Travel and tourism ‘can be a major growth sector’ for the UK in a post Brexit economy

Uncertainties over Brexit and a near 10% decline in spending by international visitors led to a weak growth of the travel and tourism sector in the UK in 2018, but the World Travel & Tourism Council (WTTC) says it “can be a major growth sector” for the UK after Brexit.


Summary:

  • A slowing of growth in the travel and tourism sector in the UK could provide a platform for economic growth in a post-Brexit environment, suggests the WTTC;
  • The UK remains the fifth largest travel and tourism market in the world, but grew  just 1% in 2018 and is forecast to rise just 1.4% in 2019;
  • New research from STR suggests Brexit has had little impact on 2019 travel plans but has shaped a negative perception of the UK among European travellers.

The fact that the sector contributes 4.2 million jobs in the UK demonstrates “the importance of the sector to the social fabric of the country,” according to the WTTC and adds some perspective to the low level of growth recorded in 2018.

Its internal research shows that although the UK travel and tourism sector remains the fifth largest in the world, its 2018 growth rate of 1% was significantly below the European Union average of 2.7% and the world average of 3.9%. The latter was influenced by particularly strong growth from the likes of China (7.3%), India (6.7%) and Thailand (6%).

The UK’s travel and tourism economy of GBP234 billion in 2018 was considerably below both the United States of America (GBP1,200,436 billion) and China (GBP1,135,885 billion), but not far behind the third ranked Japan (GBP276,705 billion) and fourth ranked Germany (GBP259,497 billion) and kept it ahead of Italy (GBP206,895 billion), France (GBP199.997 billion), and Spain (GBP158,789 billion).

The weak performance was influenced by a notable decline in spending by international visitors, which dropped 9.7% from GBP31.5 billion in 2017 to GBP28.4 billion in 2018. With continued uncertainty over the Brexit process this will certainly have a continued impact through 2019, but WTTC forecasts a slightly improved performance for the year with a 1.4% growth. This is still markedly down on the predicted global (3.6%) and European Union (2.4%) averages.

But, WTTC sees travel and tourism as one of the major sectors to drive a recovery in the British economy in a post-Brexit environment and Gloria Guevara, president & CEO of the global body says with its current growth rate of 1% dramatically below the 6.2% recorded the previous year “demonstrates the huge potential of our sector to be a driver of economic growth”

Meanwhile, the findings of a recent survey conducted by STR’s Consumer Travel Insights team suggests Brexit has had little impact on 2019 travel plans but has shaped a negative perception of the UK among European travellers. The results show indications that some travellers “will adjust their behaviour” due to Brexit, the overall impact of Brexit on consumer travel plans in 2019 and beyond “looks marginal,” says the benchmarking specialist.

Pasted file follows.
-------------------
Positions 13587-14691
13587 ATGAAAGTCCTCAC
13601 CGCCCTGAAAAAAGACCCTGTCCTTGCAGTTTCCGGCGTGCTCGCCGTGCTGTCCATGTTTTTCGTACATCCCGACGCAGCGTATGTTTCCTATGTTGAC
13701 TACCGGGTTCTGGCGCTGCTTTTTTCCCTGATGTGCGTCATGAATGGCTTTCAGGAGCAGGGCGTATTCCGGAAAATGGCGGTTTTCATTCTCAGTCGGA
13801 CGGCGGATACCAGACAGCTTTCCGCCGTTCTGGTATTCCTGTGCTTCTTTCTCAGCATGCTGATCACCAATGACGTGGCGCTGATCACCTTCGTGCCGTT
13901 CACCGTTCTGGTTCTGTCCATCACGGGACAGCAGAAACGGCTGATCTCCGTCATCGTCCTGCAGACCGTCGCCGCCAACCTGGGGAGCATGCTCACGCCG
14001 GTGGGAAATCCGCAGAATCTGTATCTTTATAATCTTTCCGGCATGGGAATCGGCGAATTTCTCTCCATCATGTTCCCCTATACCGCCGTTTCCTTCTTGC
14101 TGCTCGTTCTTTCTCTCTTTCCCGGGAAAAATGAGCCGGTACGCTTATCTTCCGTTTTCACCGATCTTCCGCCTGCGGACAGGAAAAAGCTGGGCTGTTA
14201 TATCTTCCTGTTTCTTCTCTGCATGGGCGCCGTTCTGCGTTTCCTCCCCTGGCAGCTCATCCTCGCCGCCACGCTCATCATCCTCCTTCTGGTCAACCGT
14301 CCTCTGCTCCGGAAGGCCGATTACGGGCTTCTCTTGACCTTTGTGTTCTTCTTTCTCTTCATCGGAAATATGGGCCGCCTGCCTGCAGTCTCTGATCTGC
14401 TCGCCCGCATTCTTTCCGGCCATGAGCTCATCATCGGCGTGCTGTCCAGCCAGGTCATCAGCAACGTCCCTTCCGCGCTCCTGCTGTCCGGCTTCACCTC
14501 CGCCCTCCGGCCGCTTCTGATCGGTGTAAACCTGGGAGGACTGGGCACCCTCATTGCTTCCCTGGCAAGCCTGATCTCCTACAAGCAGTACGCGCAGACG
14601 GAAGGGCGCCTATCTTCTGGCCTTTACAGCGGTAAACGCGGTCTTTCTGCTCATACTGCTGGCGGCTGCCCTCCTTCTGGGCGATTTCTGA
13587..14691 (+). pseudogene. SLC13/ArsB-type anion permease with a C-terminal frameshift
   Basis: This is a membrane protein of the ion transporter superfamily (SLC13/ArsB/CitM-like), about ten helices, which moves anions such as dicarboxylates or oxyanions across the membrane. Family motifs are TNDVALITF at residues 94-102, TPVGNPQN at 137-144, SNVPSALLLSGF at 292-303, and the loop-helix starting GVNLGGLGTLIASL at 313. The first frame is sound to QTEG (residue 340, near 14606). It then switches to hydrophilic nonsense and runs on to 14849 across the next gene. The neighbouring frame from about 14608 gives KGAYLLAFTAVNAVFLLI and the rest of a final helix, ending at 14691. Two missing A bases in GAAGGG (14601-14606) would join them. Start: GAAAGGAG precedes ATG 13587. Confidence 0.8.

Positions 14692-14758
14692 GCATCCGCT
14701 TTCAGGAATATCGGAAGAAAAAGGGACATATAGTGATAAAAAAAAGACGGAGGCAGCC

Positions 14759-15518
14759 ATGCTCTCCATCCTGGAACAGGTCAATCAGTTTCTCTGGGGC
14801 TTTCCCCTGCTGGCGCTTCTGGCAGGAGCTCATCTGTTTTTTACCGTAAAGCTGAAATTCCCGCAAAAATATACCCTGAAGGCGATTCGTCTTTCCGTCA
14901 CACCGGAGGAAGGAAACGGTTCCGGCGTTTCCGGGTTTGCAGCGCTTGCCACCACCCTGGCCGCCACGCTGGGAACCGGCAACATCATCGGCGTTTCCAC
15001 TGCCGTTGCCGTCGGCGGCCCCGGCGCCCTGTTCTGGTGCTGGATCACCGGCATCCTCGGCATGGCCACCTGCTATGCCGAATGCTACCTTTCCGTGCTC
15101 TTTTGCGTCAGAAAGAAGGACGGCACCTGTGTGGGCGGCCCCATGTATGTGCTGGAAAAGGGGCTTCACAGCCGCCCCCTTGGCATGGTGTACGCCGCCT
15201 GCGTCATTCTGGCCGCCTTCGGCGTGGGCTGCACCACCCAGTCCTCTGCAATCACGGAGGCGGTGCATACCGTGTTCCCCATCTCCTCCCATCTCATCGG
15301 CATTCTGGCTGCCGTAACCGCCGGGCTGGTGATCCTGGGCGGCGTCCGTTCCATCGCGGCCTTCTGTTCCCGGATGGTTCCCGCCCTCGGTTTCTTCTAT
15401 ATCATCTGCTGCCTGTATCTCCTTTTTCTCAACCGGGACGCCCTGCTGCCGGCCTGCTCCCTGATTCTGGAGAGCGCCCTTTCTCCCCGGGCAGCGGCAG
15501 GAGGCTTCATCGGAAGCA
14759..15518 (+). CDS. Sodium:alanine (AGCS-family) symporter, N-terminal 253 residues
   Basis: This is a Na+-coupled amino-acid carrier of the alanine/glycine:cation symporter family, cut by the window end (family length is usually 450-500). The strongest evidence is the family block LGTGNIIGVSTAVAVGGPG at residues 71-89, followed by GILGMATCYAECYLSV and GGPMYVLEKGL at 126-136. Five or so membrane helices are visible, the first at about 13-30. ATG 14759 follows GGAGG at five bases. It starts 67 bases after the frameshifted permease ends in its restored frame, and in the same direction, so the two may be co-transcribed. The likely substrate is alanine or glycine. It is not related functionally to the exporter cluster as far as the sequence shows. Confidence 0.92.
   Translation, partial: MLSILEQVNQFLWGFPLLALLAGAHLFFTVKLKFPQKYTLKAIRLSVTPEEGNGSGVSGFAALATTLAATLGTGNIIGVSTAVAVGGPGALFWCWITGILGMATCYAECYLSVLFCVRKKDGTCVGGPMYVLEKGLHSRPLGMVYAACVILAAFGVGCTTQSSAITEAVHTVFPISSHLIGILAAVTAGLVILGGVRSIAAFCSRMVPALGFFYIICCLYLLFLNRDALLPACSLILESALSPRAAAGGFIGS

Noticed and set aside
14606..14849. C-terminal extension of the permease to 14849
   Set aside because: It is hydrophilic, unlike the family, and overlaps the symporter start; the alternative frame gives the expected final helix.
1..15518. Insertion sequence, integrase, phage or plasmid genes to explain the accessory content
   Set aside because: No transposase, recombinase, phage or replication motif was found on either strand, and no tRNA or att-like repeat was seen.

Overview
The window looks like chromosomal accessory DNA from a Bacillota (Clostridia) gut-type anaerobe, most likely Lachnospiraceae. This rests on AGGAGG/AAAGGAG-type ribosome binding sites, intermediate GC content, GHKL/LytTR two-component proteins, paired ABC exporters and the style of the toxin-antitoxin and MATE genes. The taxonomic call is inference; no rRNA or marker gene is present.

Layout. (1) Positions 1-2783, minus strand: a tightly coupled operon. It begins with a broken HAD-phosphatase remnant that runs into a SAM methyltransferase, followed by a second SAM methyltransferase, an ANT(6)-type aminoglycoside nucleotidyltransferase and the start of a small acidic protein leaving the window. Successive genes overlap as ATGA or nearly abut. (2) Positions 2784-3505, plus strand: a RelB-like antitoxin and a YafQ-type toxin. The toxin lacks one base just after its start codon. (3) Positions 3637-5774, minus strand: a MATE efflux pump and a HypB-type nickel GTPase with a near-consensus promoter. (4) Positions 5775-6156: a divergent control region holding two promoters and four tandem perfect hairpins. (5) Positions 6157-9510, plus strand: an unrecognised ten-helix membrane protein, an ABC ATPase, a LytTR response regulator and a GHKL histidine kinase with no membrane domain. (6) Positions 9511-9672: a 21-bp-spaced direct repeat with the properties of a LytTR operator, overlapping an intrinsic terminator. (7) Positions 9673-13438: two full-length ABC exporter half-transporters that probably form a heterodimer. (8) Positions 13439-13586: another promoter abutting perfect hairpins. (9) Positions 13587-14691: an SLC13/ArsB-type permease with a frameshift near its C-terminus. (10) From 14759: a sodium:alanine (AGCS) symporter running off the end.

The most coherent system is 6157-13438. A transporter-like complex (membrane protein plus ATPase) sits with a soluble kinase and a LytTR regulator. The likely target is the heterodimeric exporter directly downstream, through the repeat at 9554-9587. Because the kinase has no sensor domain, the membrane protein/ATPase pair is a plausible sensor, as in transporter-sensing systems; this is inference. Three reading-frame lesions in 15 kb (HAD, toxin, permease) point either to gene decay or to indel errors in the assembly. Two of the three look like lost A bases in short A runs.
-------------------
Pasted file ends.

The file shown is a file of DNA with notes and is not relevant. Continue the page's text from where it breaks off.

Almost two-thirds (61%) of respondents said Brexit was not impacting their 2019 travel plans, while just 11% answered “yes” it was. Around one in ten UK travellers (9%) and European (10%) travellers stated that they were less likely to travel, while 17% of travellers from the rest of the world stated they would be less likely to travel to the UK in the future due to Brexit. However, more than one in three UK travellers (33%) and European travellers (36%) thought it was best to avoid travelling in late March and early April when the UK may formally withdraw from the European Union.

As the UK reaches the final month before its scheduled exit from the European Union on 29-Mar-2019, considerable uncertainty remains over the nature of that departure. Three outcomes remain possible: departure based on an agreed withdrawal deal, a no deal exit, or a delayed exit.

Brexit based on an agreed deal would preserve all existing arrangements for a transition period to the end of 2020. In the case of the aviation industry, airlines would retain their current market access and safety regulation and have time to reach a new comprehensive air transport agreement (but that might not be quite as liberal as it is today). Under a no deal scenario, the UK and EU look likely to agree a ‘bare bones’ air transport agreement to preserve some market access and to extend safety regulation for a while.

A new report from CAPA – Centre for Aviation investigates the current – but quickly changing – Brexit situation and how in particular it will impact the aviation sector. “Brexit is still raising questions and uncertainties for the aviation industry in the UK and the EU. Uncertainty will continue to cloud Europe’s aviation landscape for some time to come – whatever the situation is on 30-Mar-2019,” it warns.

READ THE FULL REPORT: Brexit and aviation: clouds of uncertainty remain as flybmi winds up (subscribers only)